By Jill McGrath

We do not do enough of this,
This kind of praise. Bowing down,
on kneecaps, where the gravel
eats into skin and marks it
long after you rise,
to the concrete,
which does not give,
where chalk silts your palms
and balls bounce to disappear
down the sewer, behind a bush, under
a passing adult's footstep.

To press down, lowered, like a flag
at half-mast, the body halved
in its wavering over the world,
its effort toward clarity and stars.
Back to the snake belly.
To the earth, the heavenly
earth, which gives,
which stains, which takes
one's last shell.

I kneel to the tomatoes and their passion,
their redness jeweled in this rain-thick
Northwest where all the long winter my arm fur rises
and quivers. I kneel to remove
overgrowth, to cull, to bring in
the necessary light.

I kneel in sorrow for the lost cedar tree below
That once towered here, above the yard,
Scaled heights, sung down rain and poetry.
I have leveled my self next to graves,
knelt to start the journey of ancestors,
to the mournful dig downward
for the coffin as rain brings its mellow,
slow healing.
Kneeling returns me
to dirt, its humility, and its moisture,
its grainy comfort
in the palm,
its redemptive powers,
that raise the seedlings to sky,
to my son's marveling eye.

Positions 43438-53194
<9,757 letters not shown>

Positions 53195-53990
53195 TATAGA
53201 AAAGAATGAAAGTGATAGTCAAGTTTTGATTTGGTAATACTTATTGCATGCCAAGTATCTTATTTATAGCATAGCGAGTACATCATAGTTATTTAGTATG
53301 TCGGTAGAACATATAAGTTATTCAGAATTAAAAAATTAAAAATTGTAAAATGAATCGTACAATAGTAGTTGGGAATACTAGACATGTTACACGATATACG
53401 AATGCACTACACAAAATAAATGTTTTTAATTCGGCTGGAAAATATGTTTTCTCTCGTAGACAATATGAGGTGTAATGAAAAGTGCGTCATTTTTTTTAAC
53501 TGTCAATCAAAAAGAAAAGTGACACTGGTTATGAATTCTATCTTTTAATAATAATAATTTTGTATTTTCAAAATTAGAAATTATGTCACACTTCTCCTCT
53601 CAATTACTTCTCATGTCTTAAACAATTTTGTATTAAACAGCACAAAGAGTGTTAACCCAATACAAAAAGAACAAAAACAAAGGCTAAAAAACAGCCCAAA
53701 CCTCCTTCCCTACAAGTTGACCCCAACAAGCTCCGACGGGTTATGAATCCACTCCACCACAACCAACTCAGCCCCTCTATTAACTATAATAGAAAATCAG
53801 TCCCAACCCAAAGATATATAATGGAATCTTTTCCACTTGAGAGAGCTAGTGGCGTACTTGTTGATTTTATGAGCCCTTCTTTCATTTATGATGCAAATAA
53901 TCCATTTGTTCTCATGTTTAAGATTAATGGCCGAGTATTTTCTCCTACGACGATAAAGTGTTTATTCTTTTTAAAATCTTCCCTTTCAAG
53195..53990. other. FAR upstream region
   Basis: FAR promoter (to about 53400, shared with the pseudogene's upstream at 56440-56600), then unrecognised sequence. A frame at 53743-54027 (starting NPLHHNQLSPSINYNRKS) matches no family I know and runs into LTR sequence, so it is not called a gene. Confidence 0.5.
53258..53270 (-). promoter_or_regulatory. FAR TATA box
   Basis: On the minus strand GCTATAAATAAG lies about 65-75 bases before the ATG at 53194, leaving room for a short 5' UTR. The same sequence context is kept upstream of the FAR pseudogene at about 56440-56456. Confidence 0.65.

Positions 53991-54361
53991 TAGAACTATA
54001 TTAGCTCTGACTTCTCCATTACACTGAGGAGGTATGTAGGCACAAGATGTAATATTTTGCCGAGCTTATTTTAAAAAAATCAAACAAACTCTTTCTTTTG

I have knelt for praise
and love.
I live this height
of my two-year-old with glee.
My daughter praises
worms and slugs, so I have
learned to hold them
without a shiver.
And the rocks, too, I kneel to them, miraculous,
nestled down in the worm and potato-bug
tunnels, carried for months
in my son's pockets
like pearls.

A bullet would bring me here
before the fall. As has love.


My name is Jill McGrath. I am a poet, a native Seattleite, as well as a teacher and mother. (I met you at a reading/workshop at Borders once -- though the workshop was cancelled -- I'm a friend of Carrington's!) I am excited to send you some poetry for your journal on grieving and loss. I have had around 28 poems published over my career as a poet, and I was also lucky to have a chapbook published by Still Waters Press in 1991. I continue to write as much as I can, while simultaneously juggling mothering and work (as an editor). I have traveled extensively in Europe and Asia, including a year spent living in Kathmandu and working as an editor, and I am currently
polishing a poetry manuscript inspired by these journeys.

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